In Langley, the parties executed a settlement agreement that provided for the husband to pay wife weekly spousal support "until her death."Summary of this case from Hardesty v. Hardesty
Record No. 1390-97-3.
May 12, 1998.
Appeal from the Circuit Court, Montgomery County, Ray W. Grubbs, J.
H. Gregory Campbell, Jr., Blacksburg, for appellant.
Margaret E. Stone (Edwin C. Stone; Stone, Harrison, Turk Showalter, on brief), Radford, for appellee.
Present: BENTON, COLEMAN and BUMGARDNER, JJ.
Lawrence W. Langley appeals from the trial judge's ruling that payments made under a settlement agreement to his former wife, Anne P. Johnson, were spousal support payments that survived the wife's remarriage. We hold that the provisions of Code §§ 20-109 and 20-109.1 acted to terminate the husband's spousal support obligation upon the wife's remarriage, and we reverse the trial judge's order.
On August 26, 1991, the parties were divorced by a decree that affirmed, ratified, and incorporated by reference the parties' settlement agreement. Under the heading "Spousal Support and Separate Maintenance," Section 3.02 of the agreement provides that the husband "agrees to pay [the wife] an amount equal to $275.00 cash, per week, until her death." The wife remarried on December 29, 1991. The husband continued his payments for almost four years after the wife's remarriage. When he ceased making his payments in 1995, the wife filed a motion for judgment seeking enforcement of the payment obligation.
The trial judge found that the language in the separation agreement was "plain, simple, clear and unambiguous" and obligated the husband to pay spousal support until the wife's death. Noting that "[r]emarriage can only occur prior to death," the trial judge ruled that "there is no speculation as to the termination of support" and that Code § 20-109.1 "does not apply to the agreement." The husband appeals from the trial judge's ruling that the wife's remarriage did not terminate the husband's spousal support obligation.
We first address the wife's contention that the weekly payments were not spousal support but, rather, were in the nature of a property distribution. The wife argues that although the husband's obligation to make weekly payments is contained under the heading "Spousal Support and Maintenance," the agreement provides that "[p]aragraph titles or headings . . . are inserted as a matter of convenience only and for reference and in no way define or describe the scope of this Agreement or any provision thereof." Because no other language in the agreement describes the weekly payments as spousal support, she argues that the payments are not "spousal support." Thus, she argues Code §§ 20-109 and 20-109.1 do not apply.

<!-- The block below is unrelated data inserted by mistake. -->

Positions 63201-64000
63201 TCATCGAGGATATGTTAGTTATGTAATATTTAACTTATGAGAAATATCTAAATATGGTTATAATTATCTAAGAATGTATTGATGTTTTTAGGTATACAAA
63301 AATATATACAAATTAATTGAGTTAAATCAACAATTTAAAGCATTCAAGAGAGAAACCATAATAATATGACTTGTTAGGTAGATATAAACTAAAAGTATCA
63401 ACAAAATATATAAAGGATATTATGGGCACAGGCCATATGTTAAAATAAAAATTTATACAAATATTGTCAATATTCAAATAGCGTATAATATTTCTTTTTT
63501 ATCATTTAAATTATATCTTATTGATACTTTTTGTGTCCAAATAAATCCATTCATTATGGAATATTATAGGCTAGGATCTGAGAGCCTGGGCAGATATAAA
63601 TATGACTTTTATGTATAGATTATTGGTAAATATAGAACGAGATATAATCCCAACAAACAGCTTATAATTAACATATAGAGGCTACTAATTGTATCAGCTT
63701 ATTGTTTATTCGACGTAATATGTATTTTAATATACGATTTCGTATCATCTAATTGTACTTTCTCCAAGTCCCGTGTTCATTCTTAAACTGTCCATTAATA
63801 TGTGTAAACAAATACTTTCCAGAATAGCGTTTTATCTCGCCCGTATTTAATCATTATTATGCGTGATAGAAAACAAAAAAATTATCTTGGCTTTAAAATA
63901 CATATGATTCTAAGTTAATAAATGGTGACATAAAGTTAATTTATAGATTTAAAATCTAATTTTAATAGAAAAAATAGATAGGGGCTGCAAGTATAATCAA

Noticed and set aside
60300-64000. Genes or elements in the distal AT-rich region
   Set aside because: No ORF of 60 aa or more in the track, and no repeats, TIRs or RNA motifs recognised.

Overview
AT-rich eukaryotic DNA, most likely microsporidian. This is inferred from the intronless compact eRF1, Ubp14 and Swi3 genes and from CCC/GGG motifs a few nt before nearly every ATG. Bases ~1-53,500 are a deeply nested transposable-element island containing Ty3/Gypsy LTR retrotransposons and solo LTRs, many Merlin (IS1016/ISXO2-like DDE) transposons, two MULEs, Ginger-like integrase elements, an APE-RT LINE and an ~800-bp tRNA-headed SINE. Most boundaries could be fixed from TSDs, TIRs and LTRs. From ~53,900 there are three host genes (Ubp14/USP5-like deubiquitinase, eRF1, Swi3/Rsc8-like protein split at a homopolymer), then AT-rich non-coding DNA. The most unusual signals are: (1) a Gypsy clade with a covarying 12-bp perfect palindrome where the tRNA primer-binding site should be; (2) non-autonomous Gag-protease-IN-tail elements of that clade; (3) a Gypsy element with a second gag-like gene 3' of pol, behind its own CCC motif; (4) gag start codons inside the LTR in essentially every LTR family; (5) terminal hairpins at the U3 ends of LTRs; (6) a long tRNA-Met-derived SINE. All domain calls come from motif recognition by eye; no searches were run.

"Property settlement agreements are contracts; therefore, we must apply the same rules of interpretation applicable to contracts generally." Tiffany v. Tiffany, 1 Va. App. 11, 15, 332 S.E.2d 796, 799 (1985). Where the agreement is plain and unambiguous in its terms, the rights of the parties will be determined from the terms of the agreement. See Harris v. Woodrum, 3 Va. App. 428, 432, 350 S.E.2d 667, 669 (1986). "It is the court's responsibility to determine the intent of the parties from the language they employ." Bender-Miller Co. v. Thomwood Farms, Inc., 211 Va. 585, 588, 179 S.E.2d 636, 639 (1971).
Three distinct obligations are specified under the heading "Spousal Support and Separate Maintenance": the parties agreed to share equally the proceeds of all certificates of deposit; the husband agreed to make weekly payments to the wife; and the husband agreed to maintain a life insurance policy for the wife's benefit. Although the parties' obligation to share equally the proceeds of the certificates of deposit may have characteristics of a property division, the weekly payments do not. The agreement does not relate the weekly payments to any property interest of the parties and contains no indication that the weekly payments were intended to adjust the parties' rights and interest in their property.
Under the heading, "Equitable Distribution of Real and Personal Property," the agreement contains numerous provisions that divide the parties' real and personal property. That part of the agreement also contains provisions apportioning the parties' debts.